“I’m still concerned that what we have to fear about EDRs is not their capabilities but how these devices could be used in the future,” says Thomas M. Kowalick, who has written several books about EDRs, including Black Box: What’s Under Your Hood? Kowalick, who heads the IEEE EDR standards-making effort ( IEEE 1616 [PDF]), fears what law enforcement, insurers, and would-be criminals intent on collecting information about a driver’s identity and driving habits might do with this information. He has been championing the use of a lockable mechanical cover that would block access to a car’s OBD-II port usually located under the dashboard. (In addition to being the place where EDR data-collection tools are plugged in, the port is where automotive technicians seek signals that indicate why a “Check Engine” light has appeared.)
Kowalick successfully lobbied to have some of the elements of the IEEE standard—including the lockout device—included in Mariah’s Act, the auto-safety legislation still wending its way through Congress. “More emphasis is needed on sealing the data at the OBD-II port, therefore establishing a chain of custody and preventing tampering,” says Kowalick.
But W.R. “Rusty” Haight [PDF], director of the Collision Safety Institute, in San Diego, says that installing such a lockout device provides a false sense of security to car owners who may be worried about the police accessing their cars’ data and finding out that they were speeding or doing other illegal things. “It’s a stupid idea,” he says, referring to the push to make lockout devices mandatory. “It would be painfully simple to bypass,” he adds, “because there are exposed wires on the backside of the port that you can access with a couple of pairs of ferret clips. You just need to know which ones correspond to which pins [inside the port].”
Asked whether it was still possible to access the EDR if manufacturers found a way to make the back of the port more secure, Haight didn’t hesitate: “Recommended practice is to use the OBD-II port, but cables can go directly to the [airbag control] module [where the EDR is located], which is not a big deal to do.” Bosch Diagnostics’ Crash Data Retrieval (CDR) system is one of several such devices that can image the data right from the black box and make it downloadable.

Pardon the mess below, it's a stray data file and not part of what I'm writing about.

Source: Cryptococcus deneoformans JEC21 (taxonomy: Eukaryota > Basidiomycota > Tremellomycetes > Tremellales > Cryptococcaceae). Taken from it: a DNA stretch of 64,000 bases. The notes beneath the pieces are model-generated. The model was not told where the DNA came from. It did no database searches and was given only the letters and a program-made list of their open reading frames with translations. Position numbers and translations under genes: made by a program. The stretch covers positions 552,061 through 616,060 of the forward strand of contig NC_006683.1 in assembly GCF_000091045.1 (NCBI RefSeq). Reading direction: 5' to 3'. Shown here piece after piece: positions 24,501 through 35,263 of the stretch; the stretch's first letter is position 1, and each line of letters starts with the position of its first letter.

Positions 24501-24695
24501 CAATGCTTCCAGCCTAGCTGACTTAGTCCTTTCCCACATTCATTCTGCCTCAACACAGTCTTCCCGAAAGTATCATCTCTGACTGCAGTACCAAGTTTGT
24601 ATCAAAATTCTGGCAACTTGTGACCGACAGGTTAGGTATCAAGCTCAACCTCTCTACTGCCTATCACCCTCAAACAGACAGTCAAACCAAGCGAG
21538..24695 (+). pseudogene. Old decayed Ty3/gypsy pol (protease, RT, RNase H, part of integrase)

So if there are workarounds for accessing the data, then why the insistence on a lockout device? By installing one, Gillingham says, the vehicle’s owner is “evidencing a subjective expectation of privacy.” In other words, the lockout device is the equivalent of a “Do Not Enter” sign. “The government has to comply unless the authorities have a search warrant or some other court order,” says Gillingham.
It’s possible that the verdict in a legal case might come down to whether a car owner had a lockout device installed and the police broke in anyway. Gillingham likened this scenario to a home with a bay window. Having the curtains open, says Gillingham, indicates that you don’t mind someone walking along the sidewalk seeing what’s going on inside. But once you draw the curtains, you are signaling your expectation to privacy and invoking the right to it.
But wireless technology may already be making the lockout device inconsequential. An attorney with expertise in electronic-data privacy noted that all of BMW’s vehicles now come with an EDR that, in addition to capturing performance data, is capable of relaying a car’s information to a local dealership so that appointments for scheduled maintenance can be made automatically.
But, the lawyer asks, what if the state police showed up at a dealership and demanded to see how fast all of its customers were driving during the previous week? Plucking the EDR data from one car would require a search warrant; it’s covered by the Fourth Amendment. But getting the same information about dozens of drivers from the dealer would not require a warrant, because a firm’s business records don’t have the Fourth Amendment privilege. “That’s what scares me,” says the attorney. “Because catching speeders this way could represent a not-trivial revenue stream for municipalities, the temptation to take that step might be difficult to resist.”
With such strong opinions on both sides, it seems clear that whether or not Mariah’s Act is signed into law, the arguments over what vehicles should be recording, who should have access to that information, and the limits of its use will continue for years to come.